On July 22-25, 2019, the Haliwa-Saponi Indian Tribe sponsored its 2nd Annual Summer Legacy Camp for tribal youth ages 13-18. Tribal staff envisioned a camp for youth that would educate them about Haliwa-Saponi history, culture, and traditions, as well as provide them with tools to be successful in their academic and professional careers. For the first two days, 30 tribal youth, some travelling as far as Maryland and California, participated in intense workshops on tribal history, language, culture, leadership, education, environment, federal acknowledgment, and traditional healing practices. The group visited the Turtle Rock at Panacea Springs, a sacred site to the Haliwa-Saponi and took a community tour to learn about historic sites. Dr. Ryan Emanuel, a Lumbee Indian, presented on the impact of global warming to our society and his efforts at environmental advocacy. Representatives from UNC-Pembroke, N.C. State University, UNC Chapel Hill, Nash Community College, and ECU educated students about their institutions. Successful Native leaders, including a dental hygienist, IT Specialist, medical doctor, and teacher encouraged students through their stories about their academic and educational journeys and tribulations as Native Americans. On day three the group traveled to Virginia and visited the Jamestown Settlement, which featured museums, and living history villages and towns. At the end of the day students conducted recap activities and project evaluations. The camp concluded with a fun trip to Busch Gardens. You may view a gallery of photos from the camp here.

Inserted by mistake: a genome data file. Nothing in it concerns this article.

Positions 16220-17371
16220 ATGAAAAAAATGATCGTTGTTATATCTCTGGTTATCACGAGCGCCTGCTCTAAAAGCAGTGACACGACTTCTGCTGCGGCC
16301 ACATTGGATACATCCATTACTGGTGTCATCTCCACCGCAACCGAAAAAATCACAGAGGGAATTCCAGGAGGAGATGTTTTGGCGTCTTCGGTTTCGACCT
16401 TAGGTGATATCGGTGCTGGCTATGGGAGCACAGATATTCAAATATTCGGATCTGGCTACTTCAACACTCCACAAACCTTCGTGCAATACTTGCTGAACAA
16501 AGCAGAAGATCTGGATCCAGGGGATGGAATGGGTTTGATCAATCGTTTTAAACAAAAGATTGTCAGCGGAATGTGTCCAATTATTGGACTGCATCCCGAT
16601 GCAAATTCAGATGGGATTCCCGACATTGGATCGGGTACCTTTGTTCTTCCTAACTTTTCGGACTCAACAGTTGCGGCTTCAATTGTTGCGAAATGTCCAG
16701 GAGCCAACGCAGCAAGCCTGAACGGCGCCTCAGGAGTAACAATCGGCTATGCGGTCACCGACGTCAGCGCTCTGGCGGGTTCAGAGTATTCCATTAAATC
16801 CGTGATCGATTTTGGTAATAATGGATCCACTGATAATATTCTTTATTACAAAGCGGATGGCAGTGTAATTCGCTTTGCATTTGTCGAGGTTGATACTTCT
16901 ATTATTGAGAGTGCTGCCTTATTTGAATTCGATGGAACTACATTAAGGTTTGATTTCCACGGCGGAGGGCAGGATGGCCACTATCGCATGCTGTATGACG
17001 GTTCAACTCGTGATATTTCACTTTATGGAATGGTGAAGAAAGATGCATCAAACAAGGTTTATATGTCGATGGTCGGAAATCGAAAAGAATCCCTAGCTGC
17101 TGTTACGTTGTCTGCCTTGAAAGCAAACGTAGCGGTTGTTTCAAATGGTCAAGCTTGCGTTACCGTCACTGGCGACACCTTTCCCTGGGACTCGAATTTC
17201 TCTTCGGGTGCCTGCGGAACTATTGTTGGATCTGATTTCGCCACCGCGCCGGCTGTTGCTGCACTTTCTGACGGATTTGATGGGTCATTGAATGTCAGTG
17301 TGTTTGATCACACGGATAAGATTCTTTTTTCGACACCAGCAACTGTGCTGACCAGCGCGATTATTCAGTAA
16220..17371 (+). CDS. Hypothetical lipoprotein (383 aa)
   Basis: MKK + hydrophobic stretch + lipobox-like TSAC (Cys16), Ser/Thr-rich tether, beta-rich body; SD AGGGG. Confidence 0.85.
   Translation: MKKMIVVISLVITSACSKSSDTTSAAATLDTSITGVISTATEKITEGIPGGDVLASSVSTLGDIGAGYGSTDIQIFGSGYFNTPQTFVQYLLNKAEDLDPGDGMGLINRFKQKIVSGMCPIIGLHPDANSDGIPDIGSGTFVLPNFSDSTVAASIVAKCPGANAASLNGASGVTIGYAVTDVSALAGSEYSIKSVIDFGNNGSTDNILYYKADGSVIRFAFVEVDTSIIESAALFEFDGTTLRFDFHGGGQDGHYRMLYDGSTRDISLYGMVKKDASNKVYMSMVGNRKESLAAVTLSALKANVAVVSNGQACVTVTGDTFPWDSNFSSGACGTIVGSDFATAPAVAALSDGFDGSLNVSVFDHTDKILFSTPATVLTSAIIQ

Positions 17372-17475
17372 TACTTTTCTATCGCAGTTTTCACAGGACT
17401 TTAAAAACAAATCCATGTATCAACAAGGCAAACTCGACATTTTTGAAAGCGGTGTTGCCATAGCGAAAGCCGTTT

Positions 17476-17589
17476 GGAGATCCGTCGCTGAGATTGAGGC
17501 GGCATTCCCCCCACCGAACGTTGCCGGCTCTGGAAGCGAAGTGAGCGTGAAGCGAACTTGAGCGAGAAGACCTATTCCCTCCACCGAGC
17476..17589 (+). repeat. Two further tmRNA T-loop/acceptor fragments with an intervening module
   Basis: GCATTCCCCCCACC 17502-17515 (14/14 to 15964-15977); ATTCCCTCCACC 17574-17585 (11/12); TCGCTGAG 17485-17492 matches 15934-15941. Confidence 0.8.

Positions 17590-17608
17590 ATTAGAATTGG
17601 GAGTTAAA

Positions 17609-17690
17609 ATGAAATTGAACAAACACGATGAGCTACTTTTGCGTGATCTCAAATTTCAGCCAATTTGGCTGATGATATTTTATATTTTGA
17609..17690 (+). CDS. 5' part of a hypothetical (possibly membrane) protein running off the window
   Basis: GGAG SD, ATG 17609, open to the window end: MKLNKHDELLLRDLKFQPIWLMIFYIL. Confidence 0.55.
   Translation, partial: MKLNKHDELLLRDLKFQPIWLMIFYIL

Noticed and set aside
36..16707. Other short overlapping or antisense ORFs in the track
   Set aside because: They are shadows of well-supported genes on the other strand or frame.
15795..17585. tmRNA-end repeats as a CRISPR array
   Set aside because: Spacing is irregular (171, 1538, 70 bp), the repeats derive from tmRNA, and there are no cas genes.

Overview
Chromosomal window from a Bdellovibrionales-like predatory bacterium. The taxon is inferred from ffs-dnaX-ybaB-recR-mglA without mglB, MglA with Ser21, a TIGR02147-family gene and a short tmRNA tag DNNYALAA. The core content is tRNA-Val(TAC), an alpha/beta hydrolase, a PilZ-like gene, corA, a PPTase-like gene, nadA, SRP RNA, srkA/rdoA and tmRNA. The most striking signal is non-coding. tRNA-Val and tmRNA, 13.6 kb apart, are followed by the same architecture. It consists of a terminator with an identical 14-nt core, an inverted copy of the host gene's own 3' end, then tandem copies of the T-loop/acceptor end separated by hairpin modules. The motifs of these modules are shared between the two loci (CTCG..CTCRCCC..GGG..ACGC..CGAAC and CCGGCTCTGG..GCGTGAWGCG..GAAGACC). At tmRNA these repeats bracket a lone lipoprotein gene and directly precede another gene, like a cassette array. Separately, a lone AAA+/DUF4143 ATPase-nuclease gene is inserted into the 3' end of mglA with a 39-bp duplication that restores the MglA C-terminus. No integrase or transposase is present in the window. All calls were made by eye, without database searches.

The Summer Legacy Camp is a part of the Haliwa-Saponi Historic Legacy Project, which focuses on federal acknowledgment and education in an effort to groom the next generations of Haliwa-Saponi leaders. The camp was funded through the Administration for Native Americans, Healthy Native North Carolinians sponsored by the UNC American Indian Center, Z. Smith Reynolds Inclusive Public Art Initiative, Halifax Helps, nominal fees, donations, and volunteers. Project staff and interns included Dr. Marvin “Marty” Richardson, Sharon Berrun, Tosha Silver, Consuela Richardson, Matthew Richardson, Luis Rolon, Raheim Baker, Makayla Richardson, and Ariel Hewlin. For more information on how you can help continue the legacy of the Haliwa-Saponi Indian Tribe and its efforts to be fully federal acknowledged, contact Dr. Marvin “Marty” Richardson at (252) 586-4017 ext. 230 or firstname.lastname@example.org.